The point is, an RM approach will net more income per shoot, but less shoots over time. There is a further wrinkle as an architectural photographer. In my case, this would be architecture, but architectural shoots are difficult pull off unless they're commissioned. It isn't like a landscape shoot where you can just arrive and start shooting. You need to be invited to photograph most properties. You can't change what you said. That is not fair nor truthful. Look it does not matter to me if you prefer to shoot 10 or I was just saying from a business perspective it might not be best practice.
What you said was, if there were 10 jobs paying k or 40 jobs paying k, I would pick the 40 jobs, because I like photography. You went too great effort to explain both as being equal and you would only pick the 40 so you could shoot more. That is fine, I applaud you. But if you say it, own it. Let's say 2 people have a cleaning service. Both companies completed the same number of jobs with same amount of time. Going RF means he gets a lot more work coming his way and also doesn't have to spend nearly as much time communicating with clients about royalty and rights.
So it's not necessarily an option to do 40 jobs per year if you're using RM. You're assuming that the work is unlimited and client management time is negligible, neither of which seem to be true in this case. No what I am saying, If 2 companies both make k per year. Company A does 10 jobs. Company B does 40 jobs. Now with the extra work time, if company A does 10 more jobs any type work and make another k and if they do 30 jobs that would be k.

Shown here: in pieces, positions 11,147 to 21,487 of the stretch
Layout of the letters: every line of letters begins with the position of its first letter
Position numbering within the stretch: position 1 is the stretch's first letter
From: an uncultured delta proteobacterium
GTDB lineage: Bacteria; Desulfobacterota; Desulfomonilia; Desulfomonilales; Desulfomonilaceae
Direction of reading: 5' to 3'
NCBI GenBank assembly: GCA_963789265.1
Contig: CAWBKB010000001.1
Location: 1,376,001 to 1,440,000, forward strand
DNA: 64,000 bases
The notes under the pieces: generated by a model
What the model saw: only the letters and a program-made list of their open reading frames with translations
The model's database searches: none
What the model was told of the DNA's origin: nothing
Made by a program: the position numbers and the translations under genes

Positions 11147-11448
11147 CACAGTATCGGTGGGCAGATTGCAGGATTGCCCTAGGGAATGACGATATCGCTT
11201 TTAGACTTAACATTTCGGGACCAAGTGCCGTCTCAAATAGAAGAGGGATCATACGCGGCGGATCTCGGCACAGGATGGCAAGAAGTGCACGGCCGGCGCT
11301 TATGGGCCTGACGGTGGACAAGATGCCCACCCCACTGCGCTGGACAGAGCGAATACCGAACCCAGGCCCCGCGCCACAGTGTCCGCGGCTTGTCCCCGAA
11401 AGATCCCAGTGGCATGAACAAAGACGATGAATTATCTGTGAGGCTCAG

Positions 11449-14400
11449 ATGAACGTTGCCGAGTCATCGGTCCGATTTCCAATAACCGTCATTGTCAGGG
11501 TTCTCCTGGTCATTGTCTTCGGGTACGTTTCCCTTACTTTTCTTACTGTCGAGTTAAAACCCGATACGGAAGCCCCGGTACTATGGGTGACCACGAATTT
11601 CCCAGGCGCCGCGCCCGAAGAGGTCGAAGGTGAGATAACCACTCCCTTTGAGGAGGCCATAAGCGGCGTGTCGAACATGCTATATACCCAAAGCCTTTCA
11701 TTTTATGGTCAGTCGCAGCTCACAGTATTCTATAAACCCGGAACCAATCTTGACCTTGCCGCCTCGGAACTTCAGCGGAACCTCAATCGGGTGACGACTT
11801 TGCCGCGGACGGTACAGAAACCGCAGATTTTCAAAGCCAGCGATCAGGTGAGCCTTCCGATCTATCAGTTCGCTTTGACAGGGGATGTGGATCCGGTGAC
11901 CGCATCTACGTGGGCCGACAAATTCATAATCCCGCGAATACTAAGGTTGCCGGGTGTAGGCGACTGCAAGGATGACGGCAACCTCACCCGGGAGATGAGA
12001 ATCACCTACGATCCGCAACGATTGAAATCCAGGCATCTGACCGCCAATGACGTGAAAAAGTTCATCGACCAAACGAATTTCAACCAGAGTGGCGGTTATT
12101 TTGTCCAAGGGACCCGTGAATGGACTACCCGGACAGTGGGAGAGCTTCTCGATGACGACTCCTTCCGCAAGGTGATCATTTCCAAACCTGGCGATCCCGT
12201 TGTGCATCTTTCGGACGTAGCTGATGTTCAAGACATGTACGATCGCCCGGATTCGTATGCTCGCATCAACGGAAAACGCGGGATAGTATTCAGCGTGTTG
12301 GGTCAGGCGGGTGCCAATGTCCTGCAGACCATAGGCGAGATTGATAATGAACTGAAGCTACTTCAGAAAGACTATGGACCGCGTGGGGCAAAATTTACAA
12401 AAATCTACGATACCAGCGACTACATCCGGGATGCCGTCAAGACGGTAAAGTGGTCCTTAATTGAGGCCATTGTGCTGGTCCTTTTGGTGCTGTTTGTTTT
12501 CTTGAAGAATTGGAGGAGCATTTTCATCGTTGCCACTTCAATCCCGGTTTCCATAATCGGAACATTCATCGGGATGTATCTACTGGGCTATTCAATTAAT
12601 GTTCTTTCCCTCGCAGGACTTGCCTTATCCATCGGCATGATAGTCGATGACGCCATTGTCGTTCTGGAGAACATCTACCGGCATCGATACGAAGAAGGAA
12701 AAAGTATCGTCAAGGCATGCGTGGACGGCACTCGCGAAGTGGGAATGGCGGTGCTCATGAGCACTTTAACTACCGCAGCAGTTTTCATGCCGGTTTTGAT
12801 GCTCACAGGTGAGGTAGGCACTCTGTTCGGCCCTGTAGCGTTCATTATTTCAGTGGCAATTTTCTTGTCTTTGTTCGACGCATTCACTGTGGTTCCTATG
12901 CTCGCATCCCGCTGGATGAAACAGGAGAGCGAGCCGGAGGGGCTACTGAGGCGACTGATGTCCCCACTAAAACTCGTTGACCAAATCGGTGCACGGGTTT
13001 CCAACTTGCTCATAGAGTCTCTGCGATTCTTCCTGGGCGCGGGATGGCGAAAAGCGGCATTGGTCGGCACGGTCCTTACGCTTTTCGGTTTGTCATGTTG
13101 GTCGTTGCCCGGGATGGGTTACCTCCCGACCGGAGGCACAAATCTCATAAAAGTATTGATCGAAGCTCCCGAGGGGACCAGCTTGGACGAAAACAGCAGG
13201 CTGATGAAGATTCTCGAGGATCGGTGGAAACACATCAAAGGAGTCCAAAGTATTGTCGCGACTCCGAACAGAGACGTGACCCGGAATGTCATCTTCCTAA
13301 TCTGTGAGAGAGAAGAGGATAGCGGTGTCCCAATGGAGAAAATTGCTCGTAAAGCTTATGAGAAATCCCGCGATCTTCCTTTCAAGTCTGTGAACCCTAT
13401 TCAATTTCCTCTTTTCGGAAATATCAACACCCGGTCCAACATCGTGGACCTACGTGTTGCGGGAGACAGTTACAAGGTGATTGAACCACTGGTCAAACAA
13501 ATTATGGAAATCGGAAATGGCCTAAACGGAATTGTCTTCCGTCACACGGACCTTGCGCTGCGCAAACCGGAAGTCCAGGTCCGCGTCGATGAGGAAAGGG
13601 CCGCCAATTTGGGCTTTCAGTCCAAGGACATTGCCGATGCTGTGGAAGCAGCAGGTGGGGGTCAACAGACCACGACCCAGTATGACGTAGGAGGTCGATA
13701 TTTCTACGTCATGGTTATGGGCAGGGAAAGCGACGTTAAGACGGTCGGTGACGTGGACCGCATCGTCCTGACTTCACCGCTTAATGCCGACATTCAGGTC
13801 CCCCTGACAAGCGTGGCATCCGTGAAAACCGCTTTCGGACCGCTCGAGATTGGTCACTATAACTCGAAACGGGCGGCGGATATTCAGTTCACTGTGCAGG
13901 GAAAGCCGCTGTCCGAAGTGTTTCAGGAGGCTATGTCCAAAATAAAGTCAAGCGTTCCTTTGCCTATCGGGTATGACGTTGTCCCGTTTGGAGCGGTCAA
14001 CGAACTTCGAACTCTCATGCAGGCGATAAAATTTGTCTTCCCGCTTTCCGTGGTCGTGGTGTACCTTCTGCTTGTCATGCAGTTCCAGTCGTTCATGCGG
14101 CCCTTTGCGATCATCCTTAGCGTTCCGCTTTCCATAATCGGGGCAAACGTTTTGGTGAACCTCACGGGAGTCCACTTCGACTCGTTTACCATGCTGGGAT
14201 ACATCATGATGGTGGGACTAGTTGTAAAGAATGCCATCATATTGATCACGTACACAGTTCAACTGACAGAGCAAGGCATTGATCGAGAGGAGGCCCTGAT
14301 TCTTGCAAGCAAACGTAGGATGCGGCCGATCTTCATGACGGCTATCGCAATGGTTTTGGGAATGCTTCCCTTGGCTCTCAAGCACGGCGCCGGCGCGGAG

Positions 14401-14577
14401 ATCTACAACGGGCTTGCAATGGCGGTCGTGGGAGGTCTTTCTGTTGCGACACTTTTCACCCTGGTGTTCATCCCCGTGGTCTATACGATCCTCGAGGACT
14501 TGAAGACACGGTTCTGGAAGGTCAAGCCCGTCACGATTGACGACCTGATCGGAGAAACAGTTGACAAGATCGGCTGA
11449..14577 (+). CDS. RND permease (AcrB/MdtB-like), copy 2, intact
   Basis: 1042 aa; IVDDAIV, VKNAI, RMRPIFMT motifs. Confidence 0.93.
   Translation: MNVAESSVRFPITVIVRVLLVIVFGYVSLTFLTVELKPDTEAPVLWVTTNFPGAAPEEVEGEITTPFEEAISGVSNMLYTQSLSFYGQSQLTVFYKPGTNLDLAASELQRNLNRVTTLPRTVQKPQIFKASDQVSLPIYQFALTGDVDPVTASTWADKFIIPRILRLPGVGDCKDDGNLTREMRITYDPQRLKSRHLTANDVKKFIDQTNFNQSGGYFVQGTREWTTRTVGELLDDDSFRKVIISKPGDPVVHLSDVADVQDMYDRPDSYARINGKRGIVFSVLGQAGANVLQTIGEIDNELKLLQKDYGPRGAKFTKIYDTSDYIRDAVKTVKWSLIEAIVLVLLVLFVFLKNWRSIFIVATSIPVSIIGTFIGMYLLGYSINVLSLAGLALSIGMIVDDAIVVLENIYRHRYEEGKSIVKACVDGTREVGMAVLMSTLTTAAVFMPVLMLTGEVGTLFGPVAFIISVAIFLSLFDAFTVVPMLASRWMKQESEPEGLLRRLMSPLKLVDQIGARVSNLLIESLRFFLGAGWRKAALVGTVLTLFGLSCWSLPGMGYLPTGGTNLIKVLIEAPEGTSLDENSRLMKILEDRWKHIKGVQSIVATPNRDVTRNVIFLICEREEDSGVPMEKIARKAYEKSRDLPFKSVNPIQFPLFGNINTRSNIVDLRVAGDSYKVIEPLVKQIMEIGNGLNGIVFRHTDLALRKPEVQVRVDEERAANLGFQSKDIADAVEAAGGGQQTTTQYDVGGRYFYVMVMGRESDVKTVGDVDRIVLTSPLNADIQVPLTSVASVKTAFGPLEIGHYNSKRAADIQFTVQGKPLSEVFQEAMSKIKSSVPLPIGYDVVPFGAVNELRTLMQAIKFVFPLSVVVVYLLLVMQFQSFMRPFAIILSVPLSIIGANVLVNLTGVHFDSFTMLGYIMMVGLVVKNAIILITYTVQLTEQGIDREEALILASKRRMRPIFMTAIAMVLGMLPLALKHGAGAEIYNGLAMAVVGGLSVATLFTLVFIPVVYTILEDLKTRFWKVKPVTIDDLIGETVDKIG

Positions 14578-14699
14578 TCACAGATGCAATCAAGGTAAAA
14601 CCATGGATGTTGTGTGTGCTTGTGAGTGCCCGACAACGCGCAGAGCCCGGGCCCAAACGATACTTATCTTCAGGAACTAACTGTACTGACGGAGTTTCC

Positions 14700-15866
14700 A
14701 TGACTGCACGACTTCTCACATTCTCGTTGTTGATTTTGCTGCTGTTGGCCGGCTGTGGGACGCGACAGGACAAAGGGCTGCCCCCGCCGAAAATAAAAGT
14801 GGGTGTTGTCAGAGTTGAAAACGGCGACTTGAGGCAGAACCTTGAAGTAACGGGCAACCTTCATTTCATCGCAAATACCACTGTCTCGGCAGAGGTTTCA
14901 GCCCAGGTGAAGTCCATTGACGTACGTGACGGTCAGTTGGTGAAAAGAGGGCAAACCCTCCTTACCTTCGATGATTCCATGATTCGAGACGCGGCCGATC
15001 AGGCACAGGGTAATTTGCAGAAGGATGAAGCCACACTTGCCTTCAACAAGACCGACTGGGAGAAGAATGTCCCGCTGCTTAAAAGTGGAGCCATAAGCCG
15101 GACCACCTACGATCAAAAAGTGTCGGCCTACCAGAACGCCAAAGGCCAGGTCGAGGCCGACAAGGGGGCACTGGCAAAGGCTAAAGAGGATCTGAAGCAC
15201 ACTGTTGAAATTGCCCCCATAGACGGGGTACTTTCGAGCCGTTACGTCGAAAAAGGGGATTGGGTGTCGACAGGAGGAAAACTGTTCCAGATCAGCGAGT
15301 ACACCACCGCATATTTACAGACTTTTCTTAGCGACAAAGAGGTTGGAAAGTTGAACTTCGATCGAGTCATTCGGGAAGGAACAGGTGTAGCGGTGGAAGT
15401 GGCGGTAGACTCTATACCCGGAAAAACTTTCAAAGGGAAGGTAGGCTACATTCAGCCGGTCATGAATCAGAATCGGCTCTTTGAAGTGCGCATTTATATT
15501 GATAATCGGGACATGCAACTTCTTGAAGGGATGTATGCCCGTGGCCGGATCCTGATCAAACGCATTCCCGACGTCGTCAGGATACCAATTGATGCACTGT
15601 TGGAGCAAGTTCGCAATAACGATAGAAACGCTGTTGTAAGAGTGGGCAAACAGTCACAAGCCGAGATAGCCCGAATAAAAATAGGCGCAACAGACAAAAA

Company A has annual income of k and Company B has annual income of k. Both companies do the same number of jobs and same amount of work. Company A is just worth 4 times as much.
In your example, do all jobs take the same amount of time? Is Company A spending 4 times on each job as Company B? Are there unlimited numbers of both types of jobs out in the world? Or are there only 10 10k jobs in the area while there are a lot more 2. Home Business.
What is Photography Licensing?
Rights Managed RM The first model, the model that most professional organizations recommend, is the rights managed model. Posted In:.
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January 13, A Week as a Professional Photographer. August 3, July 7, Log in or register to post comments. Mihir Shah - February 10, I don't know where to start, but let me say this, people like you dilute the value of the industry and commoditise it further. But then you made this statement further down in the comments: "Mmm, your comment has just made me realize that I've left out a crucial bit of information. Also, from another comment below: "Secondly, is your opinion based on working in the architectural sector?
I think these details really give context to your article. Personally, I use both models in my business. RF makes me more money.